Friday, November 27, 2015
In James 5:15, James speaks to the elders of the church. They should gather around the sick and “anoint that one with oil in the name of the Lord and the prayer of faith will save the sick man and the Lord will raise him up.” In our Presbyterian denomination, the elders of the various churches do this. Often there has been healing. What about those times, though, where healing has not come? When this happens we tend to assume there was something wrong with us or our prayer. This assumption is wrong. First, remember the Syro-Phoenician woman to whom God said “no.” (Mark 7:24-30) What did she do then? She pressed on. Her patience, her perseverance, this was her faith. Consider a second case, without a doubt Jesus is faithful and yet remember how even he had to persevere to heal the blind man. (Mark 8:22)
The question might arise, “why must we sometimes persevere in prayer?” The answer comes when we recall how God trains his people up. Look at Judges 3:2, “When Israel came into the promised land, God left certain enemies in the land in order to teach the people to war, to train them up,” that is, to teach them to fight the good fight, to teach them to be patient and to fight despair. The word “faith” can also mean our “establishment” from God. God may be establishing us by calling us to patience. We may be showing “faith” or “establishment” through patience and perseverance. Finally though, let’s cast a glance at the larger picture: Certainly faith raises people up from sickness and even from the grave. (Acts 13:34b-35) This faith however is not necessarily our own! God is faithful even when we are not. (2 Tim. 2:13) It was HIS faith that raised Jesus up from the grave. Moreover, it was (to coin a word) Jesus’ “enfaithment” by his Father that “justifies many.” Romans 3:22, Isaiah 53:11) We see then that whichever way you look at it, faith is powerful; faith is healing. Faith makes the dead live. And one last thing, remember that when we fail, his glory shines all the brighter. Think of Peter sinking beneath the waves-- but what did the Lord do? “Immediately he reached out his hand” (Mt. 14:31) and saved Peter. James commands the elders of the church to gather round the sick to anoint with oil in the name of the Lord and reminds them that the prayer of faith will save. The Lord saves but he shares his power to save with us; all that he has he gives to us because he love us. He has promised to do so (Isaiah 55:3) and he keeps his promises, not a word of his, falls to the ground empty. (55:11) We are granted to work beside him in the vineyard, for “we were created in Christ Jesus to do good things that God prepared in advance for us to do.” (Ephesians 2:10)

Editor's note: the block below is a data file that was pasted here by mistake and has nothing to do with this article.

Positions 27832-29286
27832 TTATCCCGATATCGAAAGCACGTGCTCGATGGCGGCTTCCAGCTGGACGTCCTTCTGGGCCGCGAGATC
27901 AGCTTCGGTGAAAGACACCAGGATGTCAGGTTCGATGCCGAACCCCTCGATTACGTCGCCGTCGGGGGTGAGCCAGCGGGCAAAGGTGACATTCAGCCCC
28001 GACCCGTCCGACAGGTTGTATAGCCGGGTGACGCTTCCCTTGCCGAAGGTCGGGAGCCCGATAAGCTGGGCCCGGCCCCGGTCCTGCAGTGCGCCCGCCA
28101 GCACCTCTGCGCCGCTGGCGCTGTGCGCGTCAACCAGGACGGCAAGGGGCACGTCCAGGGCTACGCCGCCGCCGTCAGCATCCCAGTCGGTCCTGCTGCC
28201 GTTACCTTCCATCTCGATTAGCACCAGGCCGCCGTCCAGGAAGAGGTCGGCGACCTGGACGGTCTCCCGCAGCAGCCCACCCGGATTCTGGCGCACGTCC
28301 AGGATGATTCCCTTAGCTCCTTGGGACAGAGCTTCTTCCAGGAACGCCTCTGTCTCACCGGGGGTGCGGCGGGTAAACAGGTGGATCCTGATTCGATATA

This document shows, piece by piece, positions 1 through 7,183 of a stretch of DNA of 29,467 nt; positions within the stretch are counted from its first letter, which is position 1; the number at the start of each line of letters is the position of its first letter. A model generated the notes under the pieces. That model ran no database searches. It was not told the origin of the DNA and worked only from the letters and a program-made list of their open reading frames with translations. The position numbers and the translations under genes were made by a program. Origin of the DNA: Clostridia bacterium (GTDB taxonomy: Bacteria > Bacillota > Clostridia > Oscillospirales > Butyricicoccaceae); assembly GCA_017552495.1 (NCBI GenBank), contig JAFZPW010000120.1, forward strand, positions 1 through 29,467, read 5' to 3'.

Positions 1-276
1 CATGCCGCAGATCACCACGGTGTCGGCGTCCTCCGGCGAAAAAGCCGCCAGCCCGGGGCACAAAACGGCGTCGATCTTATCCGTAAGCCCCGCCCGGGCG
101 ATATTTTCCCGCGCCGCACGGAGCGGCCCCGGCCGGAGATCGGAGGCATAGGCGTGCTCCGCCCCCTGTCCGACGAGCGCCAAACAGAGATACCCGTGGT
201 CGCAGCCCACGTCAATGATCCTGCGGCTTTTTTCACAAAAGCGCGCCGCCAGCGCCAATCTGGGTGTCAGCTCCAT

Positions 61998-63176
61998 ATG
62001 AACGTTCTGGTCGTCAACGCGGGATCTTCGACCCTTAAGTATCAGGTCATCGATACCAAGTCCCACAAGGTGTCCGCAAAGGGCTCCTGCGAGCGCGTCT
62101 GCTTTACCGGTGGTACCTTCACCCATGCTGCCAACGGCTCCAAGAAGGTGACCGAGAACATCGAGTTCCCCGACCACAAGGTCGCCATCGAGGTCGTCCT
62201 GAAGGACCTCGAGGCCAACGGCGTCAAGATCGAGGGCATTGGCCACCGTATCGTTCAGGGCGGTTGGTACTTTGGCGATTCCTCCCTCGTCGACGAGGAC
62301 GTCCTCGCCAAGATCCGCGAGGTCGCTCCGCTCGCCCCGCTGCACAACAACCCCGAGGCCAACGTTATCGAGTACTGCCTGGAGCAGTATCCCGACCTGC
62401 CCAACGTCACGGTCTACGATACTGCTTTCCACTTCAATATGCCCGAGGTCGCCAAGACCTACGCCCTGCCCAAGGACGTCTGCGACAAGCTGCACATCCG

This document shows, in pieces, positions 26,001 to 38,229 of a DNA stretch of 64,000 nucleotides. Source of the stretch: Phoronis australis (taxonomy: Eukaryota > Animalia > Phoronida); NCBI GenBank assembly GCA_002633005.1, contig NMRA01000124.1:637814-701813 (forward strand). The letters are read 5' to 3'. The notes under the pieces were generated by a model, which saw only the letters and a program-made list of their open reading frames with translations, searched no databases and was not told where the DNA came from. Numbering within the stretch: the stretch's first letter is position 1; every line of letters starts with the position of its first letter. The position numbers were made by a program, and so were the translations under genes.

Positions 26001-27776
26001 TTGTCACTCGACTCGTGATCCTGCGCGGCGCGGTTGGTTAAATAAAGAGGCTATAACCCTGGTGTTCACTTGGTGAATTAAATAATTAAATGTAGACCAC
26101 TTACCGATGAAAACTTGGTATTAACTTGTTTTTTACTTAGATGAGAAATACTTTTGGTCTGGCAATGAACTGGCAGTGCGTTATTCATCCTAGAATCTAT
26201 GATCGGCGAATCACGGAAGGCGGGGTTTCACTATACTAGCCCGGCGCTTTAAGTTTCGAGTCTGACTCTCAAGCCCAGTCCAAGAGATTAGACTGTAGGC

Friday, July 17, 2015
In my churches, as we go chapter by chapter through the Old and New Testaments, we recently read Luke, chapter four. There we see that those possessed by demons are not exactly welcoming to Jesus; they recoil from him, “Ah, what have you to do with us, Jesus of Nazareth?”( 34a) This rejection, however, is nothing new, and is certainly not confined to demoniacs. Jesus is not asked into most of the regions where he teaches and heals. Jerusalem is especially hostile to Jesus. Yet, Jesus goes to places where he is not asked. He saves and heals those who never asked him to come into their lives. As God puts it in Isaiah, “I was found by those who did not seek me.” How can he do this? The answer is simple. Jesus goes to those places and people that reject him because those places and those people belong to him. They are his. Through him all things were created, as the letter to the Ephesians reminds us. Do you remember how Jesus calls upon the Father in the garden of Gethsemane? In the original language, it’s plain as day; Jesus calls his Father, “O Despot.” The word means one of power, a “Strong Arm” as we might put it colloquially. Now, granted, this “Despot,” this “Strong Arm,” is not the one of our imaginations. God is a perfect gentleman, the Lord God has more compassion and faith in him than we could possibly imagine. The Lord weeps over our violence and wickedness both in the Old and New Testaments. There are vast differences between our Lord and even the great Don Corleone of Mario Puzo’s novel, “The Godfather.” Let us not forget, however, that God is, in fact, the Don. The God of Abraham, Isaac and Israel is the one and only “Don”; Lord of not just some segments of New Jersey and Illinois, but Lord of all creation. We belong to him, in life and in death, we and all creation are his. He goes where he wants because it is all his.